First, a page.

[1] Patrick Wolfe, “Settler Colonialism and the Elimination of the Native,” Journal of Genocide Research, 8:4 (2006), 402.

3 Thoughts on this Post

  1. Great piece. As an early Americanist, there is nothing shocking about which you write. Since the authors and the commenters here frequently examine the “idea of America,” I am curious about the opinions of those focused on 19th and 20th century America think and what their reflexive default notions of American history is and isn’t.

    Amazingly enough, I find myself thinking about 9-11 with this post. Specifically, I am reminded of John Yoo’s infamous “torture memo.” It was in this memo Yoo relied on the notion that “unlawful combatants” were not covered as prisoners of war by the Geneva Conventions. Yoo relied on an precedent set by the U.S. Supreme Court in 1873 in the Modoc Indian Prisoners decision. Yoo argued that detainees in Cuban were outside the legal protections of society, but were subject to the power of the governmental sovereign. The parallels in the methodology in dealing with the threat of stateless terrorist combatants of the 1870s with those of the early 2000s are chilling. Perhaps that is why “Geronimo” was to code word for Osama bin Laden by the Navy Seals in Pakistan.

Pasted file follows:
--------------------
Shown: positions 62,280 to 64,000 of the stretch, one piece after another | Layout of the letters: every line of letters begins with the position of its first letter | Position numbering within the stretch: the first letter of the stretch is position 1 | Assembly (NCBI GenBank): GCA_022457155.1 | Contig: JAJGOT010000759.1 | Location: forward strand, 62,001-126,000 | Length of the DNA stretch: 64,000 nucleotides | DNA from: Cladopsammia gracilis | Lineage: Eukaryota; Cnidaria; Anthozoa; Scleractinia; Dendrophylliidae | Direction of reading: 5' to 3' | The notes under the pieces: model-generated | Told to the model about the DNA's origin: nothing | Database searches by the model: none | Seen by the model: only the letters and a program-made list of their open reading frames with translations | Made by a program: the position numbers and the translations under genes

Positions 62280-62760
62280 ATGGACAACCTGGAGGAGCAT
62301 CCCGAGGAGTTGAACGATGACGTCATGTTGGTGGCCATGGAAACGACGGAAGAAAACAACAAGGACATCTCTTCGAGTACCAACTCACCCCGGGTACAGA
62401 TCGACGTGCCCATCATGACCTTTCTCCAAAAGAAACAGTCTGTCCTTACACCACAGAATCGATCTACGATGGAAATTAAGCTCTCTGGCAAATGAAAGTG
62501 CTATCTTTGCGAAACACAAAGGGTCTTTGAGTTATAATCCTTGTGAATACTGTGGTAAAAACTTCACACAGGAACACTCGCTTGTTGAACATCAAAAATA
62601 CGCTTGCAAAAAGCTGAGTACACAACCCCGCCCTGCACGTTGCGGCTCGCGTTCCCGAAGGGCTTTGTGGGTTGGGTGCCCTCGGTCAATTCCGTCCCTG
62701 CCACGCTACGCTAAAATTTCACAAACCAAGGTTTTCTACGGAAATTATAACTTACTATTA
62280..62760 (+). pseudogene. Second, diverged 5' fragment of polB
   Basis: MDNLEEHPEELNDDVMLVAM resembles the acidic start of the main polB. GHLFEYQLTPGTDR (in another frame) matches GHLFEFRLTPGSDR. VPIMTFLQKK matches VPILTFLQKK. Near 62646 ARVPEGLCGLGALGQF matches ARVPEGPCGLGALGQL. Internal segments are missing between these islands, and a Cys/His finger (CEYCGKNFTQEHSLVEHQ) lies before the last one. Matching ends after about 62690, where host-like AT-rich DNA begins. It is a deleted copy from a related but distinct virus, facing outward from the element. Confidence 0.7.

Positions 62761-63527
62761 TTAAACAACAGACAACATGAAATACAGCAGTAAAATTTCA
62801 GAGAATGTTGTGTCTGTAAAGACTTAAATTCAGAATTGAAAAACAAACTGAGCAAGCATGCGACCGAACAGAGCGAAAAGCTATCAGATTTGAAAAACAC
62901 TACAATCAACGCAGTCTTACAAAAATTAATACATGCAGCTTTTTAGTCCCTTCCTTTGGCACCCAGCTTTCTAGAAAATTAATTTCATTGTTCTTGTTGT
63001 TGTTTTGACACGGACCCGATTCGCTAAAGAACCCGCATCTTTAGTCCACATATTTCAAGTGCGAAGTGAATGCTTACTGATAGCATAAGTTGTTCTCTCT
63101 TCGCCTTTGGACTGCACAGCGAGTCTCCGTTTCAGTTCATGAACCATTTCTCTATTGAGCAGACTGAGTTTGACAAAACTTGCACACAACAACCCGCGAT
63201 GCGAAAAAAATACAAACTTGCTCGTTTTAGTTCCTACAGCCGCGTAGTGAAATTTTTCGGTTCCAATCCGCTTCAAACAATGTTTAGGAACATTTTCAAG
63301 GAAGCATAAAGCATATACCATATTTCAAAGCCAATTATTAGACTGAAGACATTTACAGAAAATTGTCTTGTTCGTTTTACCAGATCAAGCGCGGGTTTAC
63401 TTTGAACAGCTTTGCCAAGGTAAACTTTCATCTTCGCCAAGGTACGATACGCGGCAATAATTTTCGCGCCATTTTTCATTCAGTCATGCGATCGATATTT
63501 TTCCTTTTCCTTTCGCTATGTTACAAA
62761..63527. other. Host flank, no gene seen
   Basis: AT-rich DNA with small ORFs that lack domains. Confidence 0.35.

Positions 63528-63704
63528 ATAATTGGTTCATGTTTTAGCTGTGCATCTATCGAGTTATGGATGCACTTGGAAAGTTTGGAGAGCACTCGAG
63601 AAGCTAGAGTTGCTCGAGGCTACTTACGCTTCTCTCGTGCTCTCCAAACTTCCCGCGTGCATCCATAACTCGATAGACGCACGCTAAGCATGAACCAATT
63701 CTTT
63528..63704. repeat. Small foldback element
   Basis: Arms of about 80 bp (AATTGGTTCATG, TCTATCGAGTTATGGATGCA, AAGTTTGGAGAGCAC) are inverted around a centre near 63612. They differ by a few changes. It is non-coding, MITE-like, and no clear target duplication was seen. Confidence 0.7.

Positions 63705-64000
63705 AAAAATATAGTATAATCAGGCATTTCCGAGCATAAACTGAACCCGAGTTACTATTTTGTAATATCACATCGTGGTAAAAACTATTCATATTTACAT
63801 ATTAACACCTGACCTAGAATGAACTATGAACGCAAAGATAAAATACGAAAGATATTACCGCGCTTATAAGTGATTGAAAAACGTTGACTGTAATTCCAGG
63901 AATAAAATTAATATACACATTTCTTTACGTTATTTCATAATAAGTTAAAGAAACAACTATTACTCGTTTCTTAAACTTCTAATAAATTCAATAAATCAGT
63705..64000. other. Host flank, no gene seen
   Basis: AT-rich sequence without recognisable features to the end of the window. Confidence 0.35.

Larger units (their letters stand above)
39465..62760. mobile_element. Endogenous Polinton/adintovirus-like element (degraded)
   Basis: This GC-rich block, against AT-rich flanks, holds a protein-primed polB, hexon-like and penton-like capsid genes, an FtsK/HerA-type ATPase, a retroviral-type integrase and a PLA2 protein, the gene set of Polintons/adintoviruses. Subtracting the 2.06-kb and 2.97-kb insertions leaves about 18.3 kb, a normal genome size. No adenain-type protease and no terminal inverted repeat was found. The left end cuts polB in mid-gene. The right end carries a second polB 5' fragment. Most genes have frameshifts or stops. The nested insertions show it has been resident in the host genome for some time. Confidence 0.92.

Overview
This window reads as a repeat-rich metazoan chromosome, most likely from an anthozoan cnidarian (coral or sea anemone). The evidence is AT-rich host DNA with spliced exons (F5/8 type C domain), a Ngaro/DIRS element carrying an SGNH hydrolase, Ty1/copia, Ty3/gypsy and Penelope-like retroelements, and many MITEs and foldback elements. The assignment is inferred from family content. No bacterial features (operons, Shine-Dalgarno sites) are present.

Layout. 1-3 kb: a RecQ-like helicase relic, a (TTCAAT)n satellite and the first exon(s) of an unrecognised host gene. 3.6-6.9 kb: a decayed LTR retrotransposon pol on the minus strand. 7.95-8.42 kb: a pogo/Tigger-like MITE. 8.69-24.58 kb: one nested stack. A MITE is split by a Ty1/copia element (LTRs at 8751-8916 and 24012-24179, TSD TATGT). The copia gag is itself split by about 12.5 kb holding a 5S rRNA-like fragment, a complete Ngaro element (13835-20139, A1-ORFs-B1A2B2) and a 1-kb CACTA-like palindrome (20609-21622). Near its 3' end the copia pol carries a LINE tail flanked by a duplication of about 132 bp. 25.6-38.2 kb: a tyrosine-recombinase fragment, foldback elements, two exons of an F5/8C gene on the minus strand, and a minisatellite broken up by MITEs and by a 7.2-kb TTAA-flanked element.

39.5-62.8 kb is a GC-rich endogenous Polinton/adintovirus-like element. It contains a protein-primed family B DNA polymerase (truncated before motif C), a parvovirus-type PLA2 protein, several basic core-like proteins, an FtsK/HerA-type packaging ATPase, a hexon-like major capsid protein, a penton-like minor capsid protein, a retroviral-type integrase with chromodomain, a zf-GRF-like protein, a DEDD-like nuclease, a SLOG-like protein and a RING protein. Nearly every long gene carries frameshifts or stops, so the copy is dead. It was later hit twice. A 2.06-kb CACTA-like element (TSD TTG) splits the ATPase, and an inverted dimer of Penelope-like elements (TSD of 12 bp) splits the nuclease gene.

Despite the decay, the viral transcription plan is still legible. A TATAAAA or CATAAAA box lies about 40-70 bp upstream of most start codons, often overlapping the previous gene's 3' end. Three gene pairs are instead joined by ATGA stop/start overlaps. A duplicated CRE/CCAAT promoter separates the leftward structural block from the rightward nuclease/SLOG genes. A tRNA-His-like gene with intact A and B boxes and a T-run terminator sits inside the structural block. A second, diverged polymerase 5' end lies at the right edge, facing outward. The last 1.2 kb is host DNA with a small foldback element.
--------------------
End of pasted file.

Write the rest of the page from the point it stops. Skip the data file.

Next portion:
• Thank Brian. That’s a great point about the use of the 1873 precedent. Never thought about the parallels between 9/11 and Indian policy.

  2. I am mulling over whether genocide can indeed exist when the Weltanschauung of a people completely contains the paradigm of economic and cultural destruction. What percentage of a people must represent the counter-paradigm before the moral implications of genocide become identifiable?